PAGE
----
As was true of his earlier work on social choice, the magnitude of Professor Arrow’s theoretical insight was staggering. But, he made clear, his powerful conclusions about the workings of competitive markets held true only under ideal — that is to say, unrealistic — assumptions.
His assumptions, for example, ruled out the existence of third-party effects: The sale of a product by Harry to Joe was assumed not to affect the well-being of Sally — an assumption routinely violated in the real world by, for example, the sale of products that harm the environment.
The mathematics behind the general equilibrium proofs of Professor Arrow and his co-authors were daunting. Few economists mastered the details. But Franklin M. Fisher, who taught graduate courses on general equilibrium at the Massachusetts Institute of Technology, acknowledged in a 2013 interview with The New York Times that all academic economists were in Professor Arrow’s intellectual debt. Professor Arrow proved that the economists’ workaday tools of supply-and-demand equations are built on a logically coherent foundation.
His later research translated common-sense ideas into elegant mathematics. Once the ideas were translated, other economists could extend them in unanticipated directions.
Take “learning by doing,” a notion that Professor Arrow examined in the early 1960s. The basic idea is straightforward: The more that a company produces, the smarter it gets. Decades later, economists incorporated this idea into sophisticated theories of “endogenous growth,” which have a country’s rate of economic growth depending on internal policies that promote innovation and education — the very forces that Professor Arrow’s writings anticipated.
Professor Arrow also created mathematical concepts by which economists could measure and analyze risk. William F. Sharpe, who won a Nobel in 1990 for analyzing the relationship between financial risk and return, credited Professor Arrow with helping to formulate the basis for modern theories of financial investment and corporate finance.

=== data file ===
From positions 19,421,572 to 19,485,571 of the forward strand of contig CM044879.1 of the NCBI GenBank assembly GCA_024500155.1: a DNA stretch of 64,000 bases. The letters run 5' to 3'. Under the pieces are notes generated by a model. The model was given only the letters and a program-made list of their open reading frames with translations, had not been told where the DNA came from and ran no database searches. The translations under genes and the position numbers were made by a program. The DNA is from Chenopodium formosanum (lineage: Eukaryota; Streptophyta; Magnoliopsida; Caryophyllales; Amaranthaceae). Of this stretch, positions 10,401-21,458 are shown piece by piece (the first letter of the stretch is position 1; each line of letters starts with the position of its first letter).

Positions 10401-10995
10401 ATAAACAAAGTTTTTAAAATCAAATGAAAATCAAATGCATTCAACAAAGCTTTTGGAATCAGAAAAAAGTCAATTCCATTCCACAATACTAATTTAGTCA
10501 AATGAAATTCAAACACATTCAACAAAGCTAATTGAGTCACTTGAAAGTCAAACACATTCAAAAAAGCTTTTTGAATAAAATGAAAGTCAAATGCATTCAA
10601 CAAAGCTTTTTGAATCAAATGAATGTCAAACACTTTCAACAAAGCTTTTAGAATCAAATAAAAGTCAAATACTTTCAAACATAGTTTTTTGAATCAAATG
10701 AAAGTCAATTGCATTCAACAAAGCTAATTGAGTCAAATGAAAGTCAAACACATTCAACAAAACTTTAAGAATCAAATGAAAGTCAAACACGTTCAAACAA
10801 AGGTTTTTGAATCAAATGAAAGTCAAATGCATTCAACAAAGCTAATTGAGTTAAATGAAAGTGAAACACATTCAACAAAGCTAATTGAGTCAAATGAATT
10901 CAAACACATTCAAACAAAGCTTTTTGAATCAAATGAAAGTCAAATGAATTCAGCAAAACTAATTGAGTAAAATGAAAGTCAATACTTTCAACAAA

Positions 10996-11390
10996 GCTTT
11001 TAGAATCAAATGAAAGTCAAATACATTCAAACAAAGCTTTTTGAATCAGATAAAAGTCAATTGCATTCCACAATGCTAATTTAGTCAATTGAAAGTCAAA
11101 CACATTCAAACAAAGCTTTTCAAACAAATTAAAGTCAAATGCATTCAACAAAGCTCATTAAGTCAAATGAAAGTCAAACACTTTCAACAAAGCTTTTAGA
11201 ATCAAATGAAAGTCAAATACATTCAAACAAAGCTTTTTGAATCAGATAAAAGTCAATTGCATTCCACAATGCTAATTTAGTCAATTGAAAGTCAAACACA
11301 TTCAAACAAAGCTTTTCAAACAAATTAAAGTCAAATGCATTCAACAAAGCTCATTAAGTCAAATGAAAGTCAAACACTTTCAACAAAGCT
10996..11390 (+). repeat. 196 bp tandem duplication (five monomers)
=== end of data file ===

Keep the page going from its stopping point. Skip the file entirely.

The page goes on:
Professor Arrow, he said, belonged in the “pantheon” of investment management. His ideas have worked their way into the design of complicated financial securities, known as derivatives, like options (which give the owner the right, but not the obligation, to buy or sell a specified asset at a specified price on or before a specified date). Businesses buy and sell financial derivatives to protect themselves from financial turmoil, and investors buy and sell them to speculate on future movements of security prices.
Professor Arrow’s work spawned the modern treatment of “moral hazard,” whereby the fact of the purchase of insurance systematically affects the behavior of the parties to the contract.Professor Arrow anticipated the modern analysis of markets in which buyers and sellers do not share accurate information (now known as markets with asymmetric information). In a strikingly prescient article published in the early 1960s, he teased apart the complexities that asymmetric information creates in the market for health insurance. He pointed to incentives for patients and their physicians to agree to medical procedures of questionable value when a third party, the insurer, pays the bills.
The problems that Professor Arrow flagged a half-century ago figured prominently in the design of the Affordable Care Act, President Barack Obama’s 2010 health care legislation, including its controversial “individual mandate,” which required everyone to buy coverage whether they expected to need medical care or not.
Joseph Stiglitz, who won the Nobel in 2001 for formalizing the study of markets with incomplete information, traces his work to Professor Arrow’s initial forays.
The upshot? The theorist who in the 1950s proved that perfectly competitive markets could exist as a matter of mathematical logic spent much of the rest of his career showing how far short of perfection actual markets fall.
A Lifetime of Learning
Kenneth Joseph Arrow was born on Aug. 23, 1921, in New York City. After graduating from Townsend Harris High School in Manhattan, he raced through City College, finishing with a bachelor’s degree in social science and in mathematics — what he called later “a paradoxical combination that was prognostic of my future interests.”
He did his graduate work at Columbia University, interrupting it to serve as a weather officer, rising to captain, in the Army Air Corps during World War II. His first published paper, “On the Optimal Use of Winds for Flight Planning,” drew on this experience.
Early in his career he worked at the RAND Corporation, the research and development organization in Santa Monica, Calif., in what he described as “the heady days of emerging game theory and mathematical programming.”